The Day Paul McCartney Was Knighted
On March 11, 1997, at the age of 54, former Beatles and Wings member Paul McCartney received one of Britain's highest honors when he was knighted by Queen Elizabeth II. The centuries-old ceremony, officially bestows the title of "Sir" upon all fortunate enough to receive the designation.
It was not the first time that McCartney had received high recognition from his homeland. In October 1965, McCartney, along with fellow band members John Lennon, George Harrison and Ringo Starr, were given Member of the British Empire medals, much to the shock of the British establishment at the time. Lennon returned his MBE medal in 1969 as a war protest.
Despite having been a part of one of the biggest bands in the history of music and being one-quarter responsible for having created Beatlemania all over the world, McCartney admitted to some nervousness heading into the ceremony.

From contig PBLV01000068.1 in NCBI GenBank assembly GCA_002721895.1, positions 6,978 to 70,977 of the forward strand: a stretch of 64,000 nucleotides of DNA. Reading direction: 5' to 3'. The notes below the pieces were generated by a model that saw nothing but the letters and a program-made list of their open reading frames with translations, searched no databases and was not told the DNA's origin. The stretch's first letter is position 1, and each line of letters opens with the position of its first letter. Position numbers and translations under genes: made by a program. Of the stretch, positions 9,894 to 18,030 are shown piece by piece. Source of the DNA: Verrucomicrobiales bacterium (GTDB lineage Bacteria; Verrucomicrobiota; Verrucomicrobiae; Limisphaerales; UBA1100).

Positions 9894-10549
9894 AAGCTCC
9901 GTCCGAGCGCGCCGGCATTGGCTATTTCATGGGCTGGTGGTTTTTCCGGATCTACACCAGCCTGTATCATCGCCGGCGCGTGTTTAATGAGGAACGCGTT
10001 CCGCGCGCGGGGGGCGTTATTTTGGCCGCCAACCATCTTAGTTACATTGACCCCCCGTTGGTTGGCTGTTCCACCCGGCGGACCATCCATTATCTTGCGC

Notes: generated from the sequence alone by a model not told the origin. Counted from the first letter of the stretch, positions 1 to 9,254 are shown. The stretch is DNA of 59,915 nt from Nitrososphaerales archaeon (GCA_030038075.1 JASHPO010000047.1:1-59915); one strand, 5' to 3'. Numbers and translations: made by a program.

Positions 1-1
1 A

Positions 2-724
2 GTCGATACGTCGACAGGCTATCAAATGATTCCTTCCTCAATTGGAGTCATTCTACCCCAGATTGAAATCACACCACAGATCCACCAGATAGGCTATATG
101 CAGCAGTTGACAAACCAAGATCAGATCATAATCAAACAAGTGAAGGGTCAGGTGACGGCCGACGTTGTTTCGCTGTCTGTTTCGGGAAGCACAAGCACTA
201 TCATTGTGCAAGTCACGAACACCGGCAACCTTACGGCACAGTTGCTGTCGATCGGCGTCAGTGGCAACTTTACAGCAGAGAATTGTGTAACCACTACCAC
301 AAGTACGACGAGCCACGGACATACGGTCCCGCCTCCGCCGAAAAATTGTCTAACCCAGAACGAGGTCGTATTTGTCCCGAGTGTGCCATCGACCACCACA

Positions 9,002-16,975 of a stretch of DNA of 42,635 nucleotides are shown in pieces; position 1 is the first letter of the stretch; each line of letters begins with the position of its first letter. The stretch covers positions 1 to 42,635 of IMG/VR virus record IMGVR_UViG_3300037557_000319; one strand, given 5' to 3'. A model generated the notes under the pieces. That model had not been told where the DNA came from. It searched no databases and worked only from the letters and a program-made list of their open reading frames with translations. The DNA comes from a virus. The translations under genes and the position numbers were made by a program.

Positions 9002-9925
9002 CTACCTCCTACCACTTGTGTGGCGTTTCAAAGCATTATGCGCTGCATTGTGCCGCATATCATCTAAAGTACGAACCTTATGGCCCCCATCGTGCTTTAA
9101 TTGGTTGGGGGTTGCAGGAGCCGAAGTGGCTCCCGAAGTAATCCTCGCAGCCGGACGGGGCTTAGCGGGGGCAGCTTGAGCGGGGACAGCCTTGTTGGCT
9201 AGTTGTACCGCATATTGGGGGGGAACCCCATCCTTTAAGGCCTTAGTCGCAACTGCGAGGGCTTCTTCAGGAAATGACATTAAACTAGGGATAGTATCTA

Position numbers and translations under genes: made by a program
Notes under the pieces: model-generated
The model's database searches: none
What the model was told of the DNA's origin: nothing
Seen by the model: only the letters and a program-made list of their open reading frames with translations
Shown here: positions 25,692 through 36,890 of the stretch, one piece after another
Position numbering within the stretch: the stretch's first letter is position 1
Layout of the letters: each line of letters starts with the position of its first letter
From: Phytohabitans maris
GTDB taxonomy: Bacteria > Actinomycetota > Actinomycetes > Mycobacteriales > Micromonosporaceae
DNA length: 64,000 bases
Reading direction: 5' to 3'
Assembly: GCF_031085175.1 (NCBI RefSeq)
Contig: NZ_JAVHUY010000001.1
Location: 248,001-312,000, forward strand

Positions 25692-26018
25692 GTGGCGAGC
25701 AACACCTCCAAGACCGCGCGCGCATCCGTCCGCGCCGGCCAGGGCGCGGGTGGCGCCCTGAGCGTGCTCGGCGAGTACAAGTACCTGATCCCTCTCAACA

"Proud to be British, wonderful day and it's a long way from a little terrace in Liverpool," McCartney told reporters.
The ceremony was attended by three of McCartney's four children with his wife Linda, who was absent from the ceremony as she was in the midst of her battle with breast cancer. Thirteen months later, on April 17, 1998, Linda sadly lost her fight and succumbed to the disease.
Musicians receiving the British knighthood was a still somewhat of a rarity when McCartney received his designation in 1997. Cliff Richard was actually the first musician to have been given a knighthood in 1995 but since then, many of music's royalty have received the title including Bono (U2, 2007), Elton John (1998) and the Rolling Stones' Mick Jagger (2003).
In an interesting twist, David Bowie allegedly declined the knighthood in 2003, reportedly stating that it was not what he had spent his life working for.